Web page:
This is the 21st Century (song) by Marillion  » Music  »
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  • This song is not one of the most obviously commercial tracks that Marillion have ever put out, thanks mostly to its enormous length, but on the other hand I do consider it to be a bit more accessible than some of the really obscure parts of their output
  • Admittedly there's a drum loop in there, which some Marillion fans might see as selling out a bit, but personally I really don't think that that's a problem at all

    • by fredhound
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      This is the 21st Century is a song by the progressive rock group Marillion, which was first released in the 1990s but which has had several further releases since that time, some of them in a (to my way of thinking) considerably inferior acoustic version that was cut to about half the original’s epic eleven minute running time. This song is not one of the most obviously commercial tracks that Marillion have ever put out, thanks mostly to its enormous

      length, but on the other hand I do consider it to be a bit more accessible than some of the really obscure parts of their output!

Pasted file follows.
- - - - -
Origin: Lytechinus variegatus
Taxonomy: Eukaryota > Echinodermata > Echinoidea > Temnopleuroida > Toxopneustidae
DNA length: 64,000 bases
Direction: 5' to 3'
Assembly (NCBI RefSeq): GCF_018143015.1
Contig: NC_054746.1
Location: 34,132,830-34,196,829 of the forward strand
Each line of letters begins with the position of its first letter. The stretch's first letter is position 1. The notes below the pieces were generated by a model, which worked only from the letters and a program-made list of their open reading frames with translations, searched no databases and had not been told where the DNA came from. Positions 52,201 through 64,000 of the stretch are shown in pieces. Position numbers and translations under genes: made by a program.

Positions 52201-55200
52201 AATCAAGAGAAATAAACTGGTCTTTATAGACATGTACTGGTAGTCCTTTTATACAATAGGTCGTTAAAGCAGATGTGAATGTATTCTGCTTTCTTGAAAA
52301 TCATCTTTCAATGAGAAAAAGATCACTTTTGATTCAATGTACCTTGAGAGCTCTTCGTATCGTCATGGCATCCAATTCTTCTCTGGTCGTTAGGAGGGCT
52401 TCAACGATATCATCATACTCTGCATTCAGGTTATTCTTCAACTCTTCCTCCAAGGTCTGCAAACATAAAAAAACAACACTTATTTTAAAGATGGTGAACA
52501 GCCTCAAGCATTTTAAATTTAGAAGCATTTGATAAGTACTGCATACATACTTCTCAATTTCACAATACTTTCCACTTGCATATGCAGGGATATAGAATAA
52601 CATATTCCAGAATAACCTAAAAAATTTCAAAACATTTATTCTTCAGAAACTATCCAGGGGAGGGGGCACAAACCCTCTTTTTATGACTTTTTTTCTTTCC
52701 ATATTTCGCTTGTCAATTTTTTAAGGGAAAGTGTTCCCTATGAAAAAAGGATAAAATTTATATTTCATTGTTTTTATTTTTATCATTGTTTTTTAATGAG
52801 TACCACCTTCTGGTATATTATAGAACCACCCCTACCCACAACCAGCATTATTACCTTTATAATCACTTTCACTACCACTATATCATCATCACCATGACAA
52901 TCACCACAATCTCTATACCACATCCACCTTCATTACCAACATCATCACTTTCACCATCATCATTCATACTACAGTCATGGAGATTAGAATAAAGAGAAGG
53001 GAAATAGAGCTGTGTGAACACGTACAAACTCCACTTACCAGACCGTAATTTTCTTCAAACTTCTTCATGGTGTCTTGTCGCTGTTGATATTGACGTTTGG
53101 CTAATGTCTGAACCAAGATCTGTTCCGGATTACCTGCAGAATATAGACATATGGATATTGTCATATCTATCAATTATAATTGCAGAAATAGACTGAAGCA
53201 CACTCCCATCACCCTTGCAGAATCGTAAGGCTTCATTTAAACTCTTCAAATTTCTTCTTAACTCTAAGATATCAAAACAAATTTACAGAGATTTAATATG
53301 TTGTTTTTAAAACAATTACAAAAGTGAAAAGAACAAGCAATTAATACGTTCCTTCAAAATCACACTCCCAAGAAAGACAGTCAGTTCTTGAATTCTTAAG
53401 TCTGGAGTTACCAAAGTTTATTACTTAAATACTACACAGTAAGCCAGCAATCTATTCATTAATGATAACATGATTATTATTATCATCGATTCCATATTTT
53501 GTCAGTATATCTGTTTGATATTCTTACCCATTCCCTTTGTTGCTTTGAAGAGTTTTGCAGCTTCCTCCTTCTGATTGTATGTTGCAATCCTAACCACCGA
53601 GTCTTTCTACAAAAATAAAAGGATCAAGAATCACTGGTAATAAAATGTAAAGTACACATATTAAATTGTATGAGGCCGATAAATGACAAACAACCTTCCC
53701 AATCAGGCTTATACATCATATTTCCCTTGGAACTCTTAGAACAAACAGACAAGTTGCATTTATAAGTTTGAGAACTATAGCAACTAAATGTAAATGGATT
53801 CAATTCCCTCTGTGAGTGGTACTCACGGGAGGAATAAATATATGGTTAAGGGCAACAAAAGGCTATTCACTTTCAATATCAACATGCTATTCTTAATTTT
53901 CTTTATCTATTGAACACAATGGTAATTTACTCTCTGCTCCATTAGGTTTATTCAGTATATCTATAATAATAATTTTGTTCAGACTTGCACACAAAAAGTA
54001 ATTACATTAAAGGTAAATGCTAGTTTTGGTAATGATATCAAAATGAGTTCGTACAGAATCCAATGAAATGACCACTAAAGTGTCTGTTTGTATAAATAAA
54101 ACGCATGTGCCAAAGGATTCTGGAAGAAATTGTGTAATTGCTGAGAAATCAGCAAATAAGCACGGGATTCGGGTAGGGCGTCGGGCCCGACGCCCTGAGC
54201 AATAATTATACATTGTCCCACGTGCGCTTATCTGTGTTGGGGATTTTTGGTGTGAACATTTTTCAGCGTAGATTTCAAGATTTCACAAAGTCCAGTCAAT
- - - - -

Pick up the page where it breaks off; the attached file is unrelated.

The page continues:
This is one of those songs whose interpretation is a very personal thing, but as far as I can tell it is, at least in part, a reaction against the idea that science can explain everything - hence lines such as “and it’s all in the brain” or telling us that mathematics is capable of ...


      • explaining it all. It seems to be set in some sort of near-future dystopian society (after all, it was still not quite the 21st century for real when the song was first released) in which this sort of scientific thinking had been taken to its extreme, and the singer (and the woman also mentioned) are trying somehow to convince themselves that “magic isn’t dead” even yet.

        What makes this song so good is its swirling instrumentals. Admittedly there’s a drum loop

        in there, which some Marillion fans might see as selling out a bit, but personally I really don’t think that that’s a problem at all. The mirror-like, bubbly synths are more in evidence and create a slightly uncomfortable, futuristic feel that goes really well with lines that claim that a man in a “mirrored building” has just “bought the world”, implying that everything has been reduced to a matter of profit and loss. Really, this is an all round great song.




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